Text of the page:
Two Hout Bay friends are still coming to terms with a vicious attack by a pack of dogs on their horses near Glenellen Farm.
The attack by the dogs, which are believed to belong to a group of young Mandela Park boys who often swim in Hout Bay’s rivers, happened on Sunday October 16, while friends Megan Torrington and Sarah McNulty, were enjoying a ride to celebrate Ms McNulty’s 21st birthday.
The dogs, identified by the women as two pit bulls and a Border collie, inflicted multiple wounds to the legs of Classic Warrior and Sir Oliver Twist, while Ms McNulty was lucky to escape injury after losing her balance and falling from the saddle as the animals set upon her horse.
The incident has again highlighted safety issues along the rivers, where reports have also been received of teenage boys exposing themselves to hikers and horse riders – a problem that has persisted in recent years.
Since the attack, neither Ms Torrington nor Ms McNulty has ventured out on their horses, fearing a repeat attack.
“We went out on the Sunday morning like we always do. We had seen a group of about five or six boys when we first went along the river. They were young, maybe between six and eight years old,” Ms Torrington said.
“We had seen they also had dogs with them. They almost looked like puppies. When we came back along the river, all the kids started screaming which freaked out our horses. That’s when the the dogs went for the horses.”
Ms McNulty said the dogs had been jumping up and biting her horse on its legs, while one had also torn the leather on her boot.
“I lost my balance and fell off. I was on the ground, and one of the dogs actually jumped over me. I was lucky that it did not attack me,”’ she said.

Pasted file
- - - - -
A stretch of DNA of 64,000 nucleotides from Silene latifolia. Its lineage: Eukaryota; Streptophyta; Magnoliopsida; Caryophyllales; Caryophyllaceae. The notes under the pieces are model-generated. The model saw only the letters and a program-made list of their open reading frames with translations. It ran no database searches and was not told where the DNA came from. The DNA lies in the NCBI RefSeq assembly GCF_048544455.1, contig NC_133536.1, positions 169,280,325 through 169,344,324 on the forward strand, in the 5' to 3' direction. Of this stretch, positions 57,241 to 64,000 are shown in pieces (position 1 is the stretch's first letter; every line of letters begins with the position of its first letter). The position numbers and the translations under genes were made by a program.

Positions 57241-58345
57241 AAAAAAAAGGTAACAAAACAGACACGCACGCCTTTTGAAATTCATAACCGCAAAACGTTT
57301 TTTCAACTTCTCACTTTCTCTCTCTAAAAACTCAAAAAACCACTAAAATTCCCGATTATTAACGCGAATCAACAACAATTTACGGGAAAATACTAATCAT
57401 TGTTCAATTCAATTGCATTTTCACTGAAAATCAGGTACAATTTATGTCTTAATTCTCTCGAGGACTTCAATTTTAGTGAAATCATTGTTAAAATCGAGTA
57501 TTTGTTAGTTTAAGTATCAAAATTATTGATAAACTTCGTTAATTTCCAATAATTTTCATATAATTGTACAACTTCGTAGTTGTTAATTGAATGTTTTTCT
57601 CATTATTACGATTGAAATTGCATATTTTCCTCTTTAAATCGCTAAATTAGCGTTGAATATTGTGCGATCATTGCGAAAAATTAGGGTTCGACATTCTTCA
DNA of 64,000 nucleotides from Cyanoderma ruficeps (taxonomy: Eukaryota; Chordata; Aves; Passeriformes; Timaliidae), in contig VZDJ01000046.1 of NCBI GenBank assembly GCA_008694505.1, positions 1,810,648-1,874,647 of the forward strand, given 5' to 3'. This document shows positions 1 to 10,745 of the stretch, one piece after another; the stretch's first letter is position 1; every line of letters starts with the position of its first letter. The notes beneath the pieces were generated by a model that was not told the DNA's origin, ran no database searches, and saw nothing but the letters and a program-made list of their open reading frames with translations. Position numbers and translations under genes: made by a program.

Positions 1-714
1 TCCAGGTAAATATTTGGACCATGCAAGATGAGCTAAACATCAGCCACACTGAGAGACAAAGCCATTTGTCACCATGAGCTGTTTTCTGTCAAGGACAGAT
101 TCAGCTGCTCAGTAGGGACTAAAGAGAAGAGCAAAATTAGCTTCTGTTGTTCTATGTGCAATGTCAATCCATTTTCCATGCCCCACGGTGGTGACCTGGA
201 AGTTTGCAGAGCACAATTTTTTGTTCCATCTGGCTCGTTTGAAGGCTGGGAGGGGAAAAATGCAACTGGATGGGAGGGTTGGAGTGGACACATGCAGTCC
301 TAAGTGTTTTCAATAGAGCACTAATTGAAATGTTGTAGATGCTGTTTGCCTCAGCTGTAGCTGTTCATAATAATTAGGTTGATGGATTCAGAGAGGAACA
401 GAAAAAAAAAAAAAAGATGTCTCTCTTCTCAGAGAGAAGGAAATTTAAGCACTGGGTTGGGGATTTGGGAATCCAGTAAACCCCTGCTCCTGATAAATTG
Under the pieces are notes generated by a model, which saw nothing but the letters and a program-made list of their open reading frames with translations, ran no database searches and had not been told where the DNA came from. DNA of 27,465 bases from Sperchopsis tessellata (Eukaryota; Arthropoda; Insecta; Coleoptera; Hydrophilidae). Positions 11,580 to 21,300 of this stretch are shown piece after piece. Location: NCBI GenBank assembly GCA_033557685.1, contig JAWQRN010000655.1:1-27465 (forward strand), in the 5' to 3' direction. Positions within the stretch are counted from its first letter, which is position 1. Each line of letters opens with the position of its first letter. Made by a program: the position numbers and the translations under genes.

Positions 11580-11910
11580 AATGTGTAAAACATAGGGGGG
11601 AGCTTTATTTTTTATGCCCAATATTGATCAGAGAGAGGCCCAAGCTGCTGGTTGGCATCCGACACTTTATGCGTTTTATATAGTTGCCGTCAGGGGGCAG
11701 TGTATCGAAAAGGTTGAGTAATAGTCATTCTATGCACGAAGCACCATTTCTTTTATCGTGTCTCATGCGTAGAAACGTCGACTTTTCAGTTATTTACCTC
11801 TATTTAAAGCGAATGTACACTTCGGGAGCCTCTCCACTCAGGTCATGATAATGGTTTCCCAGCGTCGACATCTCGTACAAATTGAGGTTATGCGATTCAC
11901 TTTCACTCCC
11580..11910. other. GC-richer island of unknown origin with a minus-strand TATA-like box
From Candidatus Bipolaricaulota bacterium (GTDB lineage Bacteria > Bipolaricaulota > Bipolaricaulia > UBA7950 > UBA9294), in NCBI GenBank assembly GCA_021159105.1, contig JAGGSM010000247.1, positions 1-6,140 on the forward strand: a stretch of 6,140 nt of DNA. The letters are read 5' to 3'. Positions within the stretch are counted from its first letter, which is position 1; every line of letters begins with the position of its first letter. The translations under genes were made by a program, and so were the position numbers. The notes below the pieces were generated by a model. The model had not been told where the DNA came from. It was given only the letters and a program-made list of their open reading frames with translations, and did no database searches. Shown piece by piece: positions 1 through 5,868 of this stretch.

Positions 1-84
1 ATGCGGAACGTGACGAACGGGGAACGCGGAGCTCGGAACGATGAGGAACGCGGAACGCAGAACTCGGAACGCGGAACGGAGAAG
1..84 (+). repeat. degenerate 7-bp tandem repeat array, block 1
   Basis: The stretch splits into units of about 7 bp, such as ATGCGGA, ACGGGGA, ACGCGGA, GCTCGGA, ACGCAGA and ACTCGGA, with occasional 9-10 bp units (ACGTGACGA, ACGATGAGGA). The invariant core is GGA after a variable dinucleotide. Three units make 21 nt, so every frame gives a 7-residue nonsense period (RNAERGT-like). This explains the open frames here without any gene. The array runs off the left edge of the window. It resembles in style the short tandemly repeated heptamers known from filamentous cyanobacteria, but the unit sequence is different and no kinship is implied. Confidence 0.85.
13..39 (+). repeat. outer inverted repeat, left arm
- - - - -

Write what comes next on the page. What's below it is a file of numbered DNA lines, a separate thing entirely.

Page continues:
Riderless, the traumatised animal ran across the road with the dogs still in pursuit.
“The dogs chased the horse up and down the river for almost two hours before they got tired and went away. Obviously, our horses were in a bad state, and we had to get them tetanus shots because of the bites. It was very scary,” Ms McNulty said.
“I was very surprised how high these dogs could jump. They were vicious, and it was like they had been trained to go into savage mode.”
Ms McNulty said she had reported the incident to theHout Bay police and Hout Bay Community Crime Prevention (CCP) .
Ms Torrington said: “People must be on the alert at all times. And I don’t think this should only apply to horse riders. Hikers and pedestrians should also be on the look-out for these dogs.”
The friends said the issue of teenage boys exposing themselves was well known in Hout Bay. “They do it as a joke, but those who do it are older than those kids with the dogs,” Ms Torrington said.
Hout Bay police spokeswoman Warrant Officer Tanya Lesch said they had no record of the complaint, but she urged the public to report incidents, even if it was only children involved.
Imizamo Yethu community leader Kenny Tokwe said he was aware that many young children kept dogs, some of which were trained to attack.
“I have seen dogs fighting in the township. I think it is important that we put programmes in place so that the youth are kept away from these things,” he said.
CCP operations manager JJ de Villiers said the problem of teenagers exposing themselves to passersby had plagued Hout Bay for a long time.
“There’s no easy fix. The police are busy attending to robberies and other crimes so they can’t always send someone out. You would have to establish the identities of these youngsters and then speak to their parents,” he said.
Friends of the Rivers of Hout Bay chairwoman Jackie Whales was concerned about the latest developments on the rivers.
“I had heard about the attack on the horse riders. The boys swimming the rivers have been doing this (exposing themselves) for years. But all of this has got to stop,” she said. “There might be a need to employ a river warden to keep watch. Everybody has the right to enjoy the rivers without fearing something is going to happen.”